A semester in Project Management saw the guided instruction and support for the creation of my personal website and digital portfolio. This website, a resource for the education of track and field coaches, may be considered the culmination of my master’s experience at San Jose State University. Throughout the semester, we discussed, argued, and theorized ways to make this website better—for myself and my target audience. I ultimately created a succinct, minimalistic, and clean website which is easily accessible and interactive in nature. Through the guidance of course instructor Professor Richard Craig, I was able to take a simple and fundamental idea and transform it into a personal tool and a resource for my future career pursuits.

Theory of Mass Communication can be easily viewed as a divergence from Project Management and New Media Technology. There was no interactive element, no design qualities, and no digital components. What we accomplished in this class however, may be considered even more important than tangible creations. In Mass Communication Research, we gained the insight into content creation and more importantly, how to find what we needed to find and where to look.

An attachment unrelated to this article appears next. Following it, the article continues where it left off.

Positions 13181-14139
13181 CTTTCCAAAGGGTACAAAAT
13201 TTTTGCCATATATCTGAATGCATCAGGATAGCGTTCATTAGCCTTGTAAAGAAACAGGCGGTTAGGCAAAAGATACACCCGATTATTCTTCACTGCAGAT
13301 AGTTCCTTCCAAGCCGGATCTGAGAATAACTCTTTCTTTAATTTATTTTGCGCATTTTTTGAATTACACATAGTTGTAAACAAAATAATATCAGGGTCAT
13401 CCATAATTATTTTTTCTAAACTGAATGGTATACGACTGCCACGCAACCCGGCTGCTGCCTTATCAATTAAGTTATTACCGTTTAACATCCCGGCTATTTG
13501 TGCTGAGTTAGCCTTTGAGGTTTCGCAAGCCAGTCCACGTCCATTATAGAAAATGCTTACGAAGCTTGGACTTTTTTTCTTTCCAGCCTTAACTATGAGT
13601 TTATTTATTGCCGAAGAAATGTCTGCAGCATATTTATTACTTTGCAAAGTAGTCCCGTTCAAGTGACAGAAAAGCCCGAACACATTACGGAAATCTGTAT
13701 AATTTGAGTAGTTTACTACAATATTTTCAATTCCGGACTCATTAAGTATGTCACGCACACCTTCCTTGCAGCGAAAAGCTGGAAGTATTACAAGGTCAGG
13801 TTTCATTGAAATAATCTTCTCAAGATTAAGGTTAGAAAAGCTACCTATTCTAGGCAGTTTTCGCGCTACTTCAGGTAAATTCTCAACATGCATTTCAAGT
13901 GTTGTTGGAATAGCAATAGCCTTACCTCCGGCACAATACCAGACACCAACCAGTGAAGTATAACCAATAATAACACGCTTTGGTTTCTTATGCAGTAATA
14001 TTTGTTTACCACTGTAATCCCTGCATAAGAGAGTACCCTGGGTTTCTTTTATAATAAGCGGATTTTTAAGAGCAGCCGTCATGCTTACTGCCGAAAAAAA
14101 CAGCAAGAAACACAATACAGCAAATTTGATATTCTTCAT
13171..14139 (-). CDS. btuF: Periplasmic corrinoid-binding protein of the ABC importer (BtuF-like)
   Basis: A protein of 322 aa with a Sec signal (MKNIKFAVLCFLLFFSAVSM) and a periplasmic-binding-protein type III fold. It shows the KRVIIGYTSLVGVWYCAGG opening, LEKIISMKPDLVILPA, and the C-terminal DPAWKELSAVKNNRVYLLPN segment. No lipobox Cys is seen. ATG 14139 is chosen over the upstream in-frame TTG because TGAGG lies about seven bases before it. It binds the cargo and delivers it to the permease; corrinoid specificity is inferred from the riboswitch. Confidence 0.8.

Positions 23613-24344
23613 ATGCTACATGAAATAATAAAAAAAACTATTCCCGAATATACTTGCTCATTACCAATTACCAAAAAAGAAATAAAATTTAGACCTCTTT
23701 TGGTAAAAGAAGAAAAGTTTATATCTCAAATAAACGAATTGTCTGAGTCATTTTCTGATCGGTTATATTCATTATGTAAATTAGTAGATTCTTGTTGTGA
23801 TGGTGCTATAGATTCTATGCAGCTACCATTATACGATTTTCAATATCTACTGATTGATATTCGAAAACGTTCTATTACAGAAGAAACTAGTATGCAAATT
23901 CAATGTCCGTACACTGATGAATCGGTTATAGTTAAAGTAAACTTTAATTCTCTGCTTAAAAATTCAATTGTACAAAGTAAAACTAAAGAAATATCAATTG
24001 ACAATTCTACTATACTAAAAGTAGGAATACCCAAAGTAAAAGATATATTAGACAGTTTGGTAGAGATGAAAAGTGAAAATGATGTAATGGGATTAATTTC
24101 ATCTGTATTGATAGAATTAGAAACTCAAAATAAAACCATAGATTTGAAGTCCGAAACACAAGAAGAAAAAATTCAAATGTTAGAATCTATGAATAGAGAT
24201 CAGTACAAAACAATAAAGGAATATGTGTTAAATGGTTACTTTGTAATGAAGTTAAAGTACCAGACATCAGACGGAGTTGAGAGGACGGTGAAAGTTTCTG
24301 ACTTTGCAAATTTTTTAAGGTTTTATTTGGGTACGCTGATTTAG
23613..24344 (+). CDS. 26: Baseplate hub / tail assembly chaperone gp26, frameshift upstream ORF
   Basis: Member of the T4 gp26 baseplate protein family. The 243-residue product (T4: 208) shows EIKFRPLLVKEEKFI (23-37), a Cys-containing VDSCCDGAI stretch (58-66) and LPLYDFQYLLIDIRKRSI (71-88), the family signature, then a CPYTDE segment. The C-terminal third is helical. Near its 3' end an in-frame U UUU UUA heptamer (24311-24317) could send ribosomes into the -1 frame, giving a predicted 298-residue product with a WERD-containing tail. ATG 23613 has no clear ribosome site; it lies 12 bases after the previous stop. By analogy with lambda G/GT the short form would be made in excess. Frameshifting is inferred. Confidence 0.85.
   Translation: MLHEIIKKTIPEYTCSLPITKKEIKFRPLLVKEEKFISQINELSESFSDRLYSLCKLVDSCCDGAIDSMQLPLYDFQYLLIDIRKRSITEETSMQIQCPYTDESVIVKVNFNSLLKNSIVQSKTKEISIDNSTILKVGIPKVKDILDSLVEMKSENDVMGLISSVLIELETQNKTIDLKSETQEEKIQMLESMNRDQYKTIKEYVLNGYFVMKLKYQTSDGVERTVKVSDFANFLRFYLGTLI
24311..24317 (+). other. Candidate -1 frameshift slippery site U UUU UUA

The internet is an immense space, one populated by millions of websites, articles, and databases. The question is not always where to look or how to look, but increasingly—what to look for.  Taught by Professor Diana Stover, Theory of Mass Communication was a semester course dedicated towards the creation of an in-depth, complete, and resourceful literature review. Completed in my first semester at San Jose State University, this literature review was vital for the eventual creation and implementation of my personal website. Completing a google search is easy—a few strokes of the keyboard and you can find the answer to nearly any question or problem. Finding a specific article, a topic of research, or a field of study may not be. Throughout this course, we spend numerous hours honing in on research particulars, singular topics of study, and analyzing in-depth studies for salience and topic accomplishment.